Many who “vape” claim that vaping significantly reduces or eliminates the risk of ingesting various carcinogens. This claim is false. If there’s any way you can stop the vaping, you’ll probably be healthier and you will certainly smell better. (And you WILL look cooler and more attractive.)

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ON-DEMAND HOT WATER: In the last week I’ve had a huge influx of consumers calling about problems with “on-demand” hot water heaters. This a great technology, UNDER THE RIGHT CIRCUMSTANCES!

If you have “hard” water, with a lot of mineral content, this is probably not a good selection without the addition of a water softener. If you have water with visible impurities in it, this is not a good choice unless you have an in-line water filter.

The problem is, on-demand water heaters tend to clog up quickly if you have untreated hard water or unfiltered water in the case of a high particulate level. MY ADVICE: Before you purchase one or more of these units, know how hard your water level is, and how much “stuff” is floating around in your water. Also get guarantees from sales and manufacturing companies and READ THEM completely. Lastly, make sure installation is done by a licensed company with good references that you have checked out personally.

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UNEXPECTED PARCEL DELIVERY NOTICE: If you get a call or email telling you that you have a parcel being delivered, and it’s one you’re NOT expecting — CALL ME before doing anything. Don’t call the suspicious number or email. We’ll check it out together before any harm is done.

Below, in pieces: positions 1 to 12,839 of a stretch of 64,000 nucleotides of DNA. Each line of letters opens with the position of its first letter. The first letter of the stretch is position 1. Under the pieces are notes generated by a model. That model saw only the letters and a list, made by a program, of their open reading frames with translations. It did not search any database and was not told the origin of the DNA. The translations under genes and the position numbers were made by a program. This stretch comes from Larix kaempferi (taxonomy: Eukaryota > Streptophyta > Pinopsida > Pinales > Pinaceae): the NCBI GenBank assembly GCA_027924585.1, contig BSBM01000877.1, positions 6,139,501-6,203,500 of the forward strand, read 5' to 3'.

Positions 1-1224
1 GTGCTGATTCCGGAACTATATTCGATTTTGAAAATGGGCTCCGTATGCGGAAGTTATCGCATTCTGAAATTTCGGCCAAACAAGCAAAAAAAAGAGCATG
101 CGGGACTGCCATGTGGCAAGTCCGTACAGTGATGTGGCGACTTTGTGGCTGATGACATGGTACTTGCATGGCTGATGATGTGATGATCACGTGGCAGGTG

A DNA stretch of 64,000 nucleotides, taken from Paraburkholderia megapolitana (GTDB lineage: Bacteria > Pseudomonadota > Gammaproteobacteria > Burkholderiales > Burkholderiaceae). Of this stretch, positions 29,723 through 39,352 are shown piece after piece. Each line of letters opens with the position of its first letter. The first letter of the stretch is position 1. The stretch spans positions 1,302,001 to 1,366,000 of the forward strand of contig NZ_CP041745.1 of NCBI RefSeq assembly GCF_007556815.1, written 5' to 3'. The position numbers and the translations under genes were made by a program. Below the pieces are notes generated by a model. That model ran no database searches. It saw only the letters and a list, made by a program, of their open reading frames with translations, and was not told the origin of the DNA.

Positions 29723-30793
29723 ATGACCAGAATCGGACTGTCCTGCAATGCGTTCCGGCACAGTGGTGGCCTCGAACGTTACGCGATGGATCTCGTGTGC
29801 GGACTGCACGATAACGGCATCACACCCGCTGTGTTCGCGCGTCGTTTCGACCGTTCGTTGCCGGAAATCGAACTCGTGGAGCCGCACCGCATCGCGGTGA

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YOU WANNA HELP? I love the calls I get, and the relationships I’ve made over the phone because of this column. The other day I met a gentleman that I’ve talked with on several occasions. What I mean to say is, that we finally met face-to-face. It turned out I was sitting next to him in a relatively large meeting.

“It was neat to finally meet.”

Lately I’ve been getting a ton of calls. Don’t stop — please keep calling. Most of the calls are readers and members of the community reporting scams and some bad business practices. (I’ve also helped some businesses with some “difficult” customers.) I am making a slight switch in how I’m handling calls. Almost all calls will go immediately to voicemail. Leave your message and if you want a call back, say so and don’t forget to leave your phone number. If you ask for a call-back, I WILL CALL YOU BACK (unless you’re the IRS guy warning me that you have a warrant for my arrest).

If you’re helping by reporting a scam, or just giving other information, just leave a message and tell me that I don’t need to call you back. I’m still a “one-man-band,” no files and no secretary, no staff. Help me out by doing these things so I can continue to help you out.

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REMEMBER BILL BROOKS: “He’s On Your Side”

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I have many more tips and interesting cases that I’m working on. Call me at (208) 699-0506, or email me at BillBrooksAdvocate@gmail.com or fax me at (866) 362-9266. (#GoGetEmBillBrooks) You can follow me at www.billbrooksconsumeradvocate.com. I am available to speak about consumerism to schools, and local and civic groups. Bill Brooks is a consumer advocate and the Broker and Owner of Bill Brooks Real Estate in Coeur d’Alene.